Segueing seamlessly into the philosophic end of Johnson’s view of music history – corresponding to the blended-by-design fields of knowledge – Chapter 1 gives sway to a biographical bent in which significant thinkers in music theory are tapped for their contributions to the school of melodic shape shifting and pitch connections over time. Going back to the rational and secular Greeks, Johnson cites Aristoxenus, a musician-philosopher student of Aristotle who thrived around 335 B.C. As writer of the definitive summary of the musical system and ideas of this golden age — while lending central focus to the subject of melodic coherence — Aristoxenus’ concept of “continuity and consecution” of melody constituted the Greek scale system, which was passed on to the Western World.
With some solid technical foundations laid, then, Johnson goes on to point out – though these names and more details may come up later in the book — some more milestones in the fostering of melodic shape's ways and means from such innovators as Guido of Arezzo, an 11th century Italian monk who furthered our understanding of the musical scale, and musical notation using a staff of horizontal lines, in addition to other advancements. Johann Joseph Fux, an Enlightenment era Viennese composer, codified the principles of polyphony and attended to the issue of line shape as well as created a step-by-step method for teaching the principles of poyphonic composition. Heinrich Schenker, a Viennese pianist, teacher, and theorist of the Romantic era, devised a new theory of the “cognitive connections the mind makes among notes sounding over time, and a method for notating these connections using an adaptation of music notation.” Concerned with not only long gone eras but also more contemporary times, Johnson diligently cites Charles Scott Sherrington, whose work in neural science had applications for the science of musical perception; also remarked upon is the philosopher Ayn Rand, who, in her 1971 essay “Art & Cognition” posited the value of the brain’s sensory-integrating action.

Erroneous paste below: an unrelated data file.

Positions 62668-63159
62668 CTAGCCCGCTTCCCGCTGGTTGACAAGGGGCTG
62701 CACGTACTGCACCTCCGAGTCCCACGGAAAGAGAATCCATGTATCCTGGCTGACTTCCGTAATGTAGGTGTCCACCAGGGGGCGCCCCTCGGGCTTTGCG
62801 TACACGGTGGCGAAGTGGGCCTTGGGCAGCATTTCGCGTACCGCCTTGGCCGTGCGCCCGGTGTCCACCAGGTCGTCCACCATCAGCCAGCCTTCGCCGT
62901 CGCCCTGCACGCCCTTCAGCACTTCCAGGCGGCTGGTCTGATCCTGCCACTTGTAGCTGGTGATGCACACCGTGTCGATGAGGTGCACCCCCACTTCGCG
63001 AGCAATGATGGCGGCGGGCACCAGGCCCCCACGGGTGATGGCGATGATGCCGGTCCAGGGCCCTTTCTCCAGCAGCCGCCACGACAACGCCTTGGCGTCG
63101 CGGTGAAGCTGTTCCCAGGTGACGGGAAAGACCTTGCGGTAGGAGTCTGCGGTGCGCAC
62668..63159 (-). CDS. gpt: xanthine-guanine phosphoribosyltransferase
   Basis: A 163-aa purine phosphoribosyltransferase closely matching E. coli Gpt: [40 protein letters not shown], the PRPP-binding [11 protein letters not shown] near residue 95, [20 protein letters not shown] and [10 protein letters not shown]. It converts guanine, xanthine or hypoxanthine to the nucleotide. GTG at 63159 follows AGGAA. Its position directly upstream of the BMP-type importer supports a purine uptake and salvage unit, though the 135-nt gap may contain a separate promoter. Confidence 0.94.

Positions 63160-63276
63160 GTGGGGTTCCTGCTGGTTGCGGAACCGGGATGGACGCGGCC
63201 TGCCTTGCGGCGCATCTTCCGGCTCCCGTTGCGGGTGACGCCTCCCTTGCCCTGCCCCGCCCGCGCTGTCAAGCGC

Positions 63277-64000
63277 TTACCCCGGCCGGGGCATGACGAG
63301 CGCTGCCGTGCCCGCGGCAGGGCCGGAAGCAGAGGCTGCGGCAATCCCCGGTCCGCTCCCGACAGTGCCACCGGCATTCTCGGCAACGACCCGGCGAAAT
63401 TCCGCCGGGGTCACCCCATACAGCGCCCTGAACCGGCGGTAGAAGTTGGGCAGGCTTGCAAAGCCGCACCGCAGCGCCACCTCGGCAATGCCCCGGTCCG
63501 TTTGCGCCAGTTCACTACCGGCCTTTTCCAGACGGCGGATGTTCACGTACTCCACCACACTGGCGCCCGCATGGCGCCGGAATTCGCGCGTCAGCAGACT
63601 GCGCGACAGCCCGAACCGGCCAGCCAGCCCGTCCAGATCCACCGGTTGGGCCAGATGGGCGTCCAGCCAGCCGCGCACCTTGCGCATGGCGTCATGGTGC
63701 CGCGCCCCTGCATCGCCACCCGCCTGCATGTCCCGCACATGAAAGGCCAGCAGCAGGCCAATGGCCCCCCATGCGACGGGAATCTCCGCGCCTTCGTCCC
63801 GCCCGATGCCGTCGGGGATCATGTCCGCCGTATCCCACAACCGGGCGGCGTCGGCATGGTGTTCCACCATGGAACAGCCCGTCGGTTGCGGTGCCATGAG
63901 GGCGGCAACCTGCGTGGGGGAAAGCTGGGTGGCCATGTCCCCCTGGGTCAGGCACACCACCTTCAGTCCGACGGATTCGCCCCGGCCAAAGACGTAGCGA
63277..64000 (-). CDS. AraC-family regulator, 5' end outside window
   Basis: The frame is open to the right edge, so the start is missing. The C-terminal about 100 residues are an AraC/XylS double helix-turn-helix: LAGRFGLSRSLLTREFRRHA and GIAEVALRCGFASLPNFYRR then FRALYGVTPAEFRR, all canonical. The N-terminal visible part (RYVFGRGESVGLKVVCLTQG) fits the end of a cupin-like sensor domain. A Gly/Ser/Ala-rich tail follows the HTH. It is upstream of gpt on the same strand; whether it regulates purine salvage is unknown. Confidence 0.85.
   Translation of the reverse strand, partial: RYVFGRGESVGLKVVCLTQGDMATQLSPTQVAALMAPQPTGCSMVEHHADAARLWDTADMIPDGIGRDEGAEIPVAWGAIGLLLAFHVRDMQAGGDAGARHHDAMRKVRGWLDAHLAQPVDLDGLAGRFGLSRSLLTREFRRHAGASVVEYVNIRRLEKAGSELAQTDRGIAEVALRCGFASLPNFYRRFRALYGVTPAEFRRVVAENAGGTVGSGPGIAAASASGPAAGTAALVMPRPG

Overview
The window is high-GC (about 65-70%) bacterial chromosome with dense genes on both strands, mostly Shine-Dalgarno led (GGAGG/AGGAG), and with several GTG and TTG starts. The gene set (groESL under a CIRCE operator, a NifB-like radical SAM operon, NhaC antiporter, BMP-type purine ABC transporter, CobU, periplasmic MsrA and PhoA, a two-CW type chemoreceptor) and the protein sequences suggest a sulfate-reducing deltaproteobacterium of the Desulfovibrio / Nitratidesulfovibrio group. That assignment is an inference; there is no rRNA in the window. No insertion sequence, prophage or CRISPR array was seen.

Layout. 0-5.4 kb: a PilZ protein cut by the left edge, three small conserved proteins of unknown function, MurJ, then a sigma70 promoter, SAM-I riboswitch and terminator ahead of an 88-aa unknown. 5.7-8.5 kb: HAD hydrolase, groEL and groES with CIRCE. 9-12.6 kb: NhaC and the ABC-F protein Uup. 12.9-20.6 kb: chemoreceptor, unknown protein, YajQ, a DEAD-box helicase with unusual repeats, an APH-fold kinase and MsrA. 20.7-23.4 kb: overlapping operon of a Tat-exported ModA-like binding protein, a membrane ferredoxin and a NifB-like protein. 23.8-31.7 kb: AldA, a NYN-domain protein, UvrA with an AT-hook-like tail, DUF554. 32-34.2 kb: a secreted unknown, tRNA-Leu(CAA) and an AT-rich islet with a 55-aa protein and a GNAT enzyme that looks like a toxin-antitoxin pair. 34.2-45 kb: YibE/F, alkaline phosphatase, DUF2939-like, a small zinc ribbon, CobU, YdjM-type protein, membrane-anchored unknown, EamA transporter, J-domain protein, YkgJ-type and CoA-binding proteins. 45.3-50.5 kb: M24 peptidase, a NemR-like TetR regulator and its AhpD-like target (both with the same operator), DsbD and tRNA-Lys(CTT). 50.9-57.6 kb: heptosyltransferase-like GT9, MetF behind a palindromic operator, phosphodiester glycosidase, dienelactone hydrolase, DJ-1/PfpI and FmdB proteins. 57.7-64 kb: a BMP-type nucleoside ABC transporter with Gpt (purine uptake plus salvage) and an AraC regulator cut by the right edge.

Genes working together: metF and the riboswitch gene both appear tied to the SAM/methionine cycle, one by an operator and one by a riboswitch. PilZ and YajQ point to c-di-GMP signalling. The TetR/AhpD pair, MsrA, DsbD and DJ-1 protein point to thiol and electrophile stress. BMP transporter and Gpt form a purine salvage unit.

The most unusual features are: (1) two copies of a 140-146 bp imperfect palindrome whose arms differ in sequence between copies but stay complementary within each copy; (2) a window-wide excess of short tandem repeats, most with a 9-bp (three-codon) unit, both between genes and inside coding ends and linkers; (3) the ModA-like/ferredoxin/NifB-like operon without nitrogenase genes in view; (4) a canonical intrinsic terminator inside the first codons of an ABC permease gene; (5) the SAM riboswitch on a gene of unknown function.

The template of Chapter One, with its comprehensive and cohesive fusion of history, theory, and philosophy, splendidly sets the tone for the rest of Dancing with the Muses’ take on the account of concepts of music, and their coming to be. Between “Interval” and “Primacy of Line vs. Primacy of Chord,” “Scale,” “Time,” Polyphony,” “Tonality,” “Counterpoint,”and “Harmony” — the usual suspects — are covered in a not-so-usual, refreshing and precise manner.
The exemplary Chapter 3 on “Scale” can be singled out for its clarity and structure. “There is no question more crucial to music than the nature of the music scale,” Johnson emphasizes. “It is the basis of all aspects of the notes used in music…” The author goes on to not only reiterate and drill the bit about this “integrating framework of music, and a crucial determining factor of music’s emotional content,” but he also takes pains to explain and set up the three-stage chapter formation by which he will explicate the nature of the scale, including absorbing anthropological and historical data.